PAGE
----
Not taking any chances with a 7–2 lead, Yost brought in Wade Davis to close the game. Davis was the fourth Royals pitcher after Edinson Volquez, Kelvin Herrera, and Hochevar, who got the win, throwing five scoreless innings. After throwing two innings for the save the previous night in Game 4, Davis wasted little time in striking out Duda and d'Arnaud, putting the Royals one out from a championship.
Michael Conforto singled, but then Davis finished striking out the side by catching Wilmer Flores looking. Davis tossed his glove in the air and awaited backup catcher Drew Butera, commencing the celebration on the field. Fittingly, the clincher was the Royals' seventh comeback of the 2015 postseason after trailing by at least two runs. (They trailed by one run in Game 2 before eventually winning. That means that the Royals came from behind in eight of their 11 postseason wins in 2015.) "I couldn't have written a better script," Yost said.
The script of Game 5 began with the Mets jumping on Kansas City starter Volquez in the first inning via a leadoff home run by Curtis Granderson. It was the second time Volquez gave up a homer to Granderson, who hit one in the fifth inning of Game 1.
Granderson scored New York's second run of the game in an inning that could've been disastrous for the Royals. Volquez walked Granderson leading off the sixth inning before giving up a base hit to Wright. Murphy then reached on an error on a grounder to first that bounced off Hosmer's glove and loaded the bases with no outs. After Yoenis Cespedes popped out to Escobar for the first out, Duda lifted a deep sacrifice fly that scored Granderson and gave the Mets a 2–0 lead. Volquez avoided any more trouble by inducing a ground-out by d'Arnaud, ending the inning.
Volquez, who rejoined the team a day earlier following the death of his father Daniel in the Dominican Republic before Game 1, gave up two runs and two hits in six innings. He also walked five and struck out five. As solid as he was on the mound, Volquez went into the Royals history book for something he did at the plate. Volquez led off the top of the third with a single to right against Harvey. That's the first time a Royals pitcher has recorded a hit in a World Series game.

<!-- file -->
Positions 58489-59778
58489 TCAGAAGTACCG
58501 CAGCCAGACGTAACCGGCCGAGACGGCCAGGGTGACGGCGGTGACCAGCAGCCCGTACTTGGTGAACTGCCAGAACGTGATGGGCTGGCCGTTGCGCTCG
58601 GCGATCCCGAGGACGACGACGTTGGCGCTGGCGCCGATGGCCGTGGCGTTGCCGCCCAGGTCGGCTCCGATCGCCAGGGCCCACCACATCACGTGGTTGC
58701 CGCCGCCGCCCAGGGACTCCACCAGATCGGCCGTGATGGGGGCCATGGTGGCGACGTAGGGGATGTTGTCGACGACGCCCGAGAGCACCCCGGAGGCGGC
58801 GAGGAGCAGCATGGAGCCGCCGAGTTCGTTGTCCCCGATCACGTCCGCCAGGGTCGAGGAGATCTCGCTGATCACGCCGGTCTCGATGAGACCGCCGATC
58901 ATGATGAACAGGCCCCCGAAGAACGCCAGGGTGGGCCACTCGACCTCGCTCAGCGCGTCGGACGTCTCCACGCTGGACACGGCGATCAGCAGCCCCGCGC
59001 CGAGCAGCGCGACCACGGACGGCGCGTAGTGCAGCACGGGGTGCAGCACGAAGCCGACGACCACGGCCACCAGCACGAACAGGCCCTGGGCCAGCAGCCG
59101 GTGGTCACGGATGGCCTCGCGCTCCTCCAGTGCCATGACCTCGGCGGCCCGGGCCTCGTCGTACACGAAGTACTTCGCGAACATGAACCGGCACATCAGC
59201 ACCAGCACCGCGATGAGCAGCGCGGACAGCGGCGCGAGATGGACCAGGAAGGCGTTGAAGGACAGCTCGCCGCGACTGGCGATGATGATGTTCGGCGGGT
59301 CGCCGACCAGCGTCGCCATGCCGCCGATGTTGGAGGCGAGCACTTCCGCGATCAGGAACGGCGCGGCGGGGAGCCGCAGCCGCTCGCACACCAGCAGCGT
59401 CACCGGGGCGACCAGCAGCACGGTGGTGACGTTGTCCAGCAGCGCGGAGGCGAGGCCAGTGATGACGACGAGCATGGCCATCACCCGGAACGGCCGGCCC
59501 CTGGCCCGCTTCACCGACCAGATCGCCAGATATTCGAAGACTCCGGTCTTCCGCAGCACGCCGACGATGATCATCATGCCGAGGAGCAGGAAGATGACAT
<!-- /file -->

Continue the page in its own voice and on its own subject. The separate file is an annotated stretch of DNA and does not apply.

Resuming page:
More importantly, though, for the first time in 30 years, the Royals were World Series champions. "To be able to win this is very, very special, with this group of guys," Yost said. "With their character, with their heart, with their passion, with the energy that they bring every single day, I mean, they leave everything on the field."
2015 World Series Roster
Raul Mondesi Jr.
Alex RiosCHAPTER 2
Game 7 of the 1985 World Series
Improbable teams have won the World Series, but none has come back from such improbable odds as the 1985 Royals.
After coming back from a 3-games-to-1 deficit against the St. Louis Cardinals — and following the same scenario against the Toronto Blue Jays in the American League Championship Series — the Royals seemed to hit Game 7 with an unbeatable attitude. "That's usually what happens when you tie [the series] up," said Royals Hall of Fame second baseman Frank White. "You have to hope that your ace is better than their ace for Game 7."
Indeed, as he'd been in most of his outings that year, Royals ace Bret Saberhagen was better than the other team's ace. In this case it was John Tudor. Saberhagen held the Cardinals to five hits and no runs. The Royals, on the other hand, turned in their most lopsided win of 1985 as they won 11–0.
In many ways right fielder Darryl Motley, who batted .364 in the 1985 World Series, symbolized the beginning and the end of the Royals' victory in Game 7. In the second inning after belting a foul ball down the left-field line and missing a two-run home run by a few feet, Motley got nearly the same pitch from Tudor. Motley didn't miss the second time. That dinger ignited the Royals' scoring binge. "I was trying to hit the ball out of the ballpark," Motley said. "My agent told me before the game that if I did something special, I'd remember it the rest of my life. That home run was a special moment for me."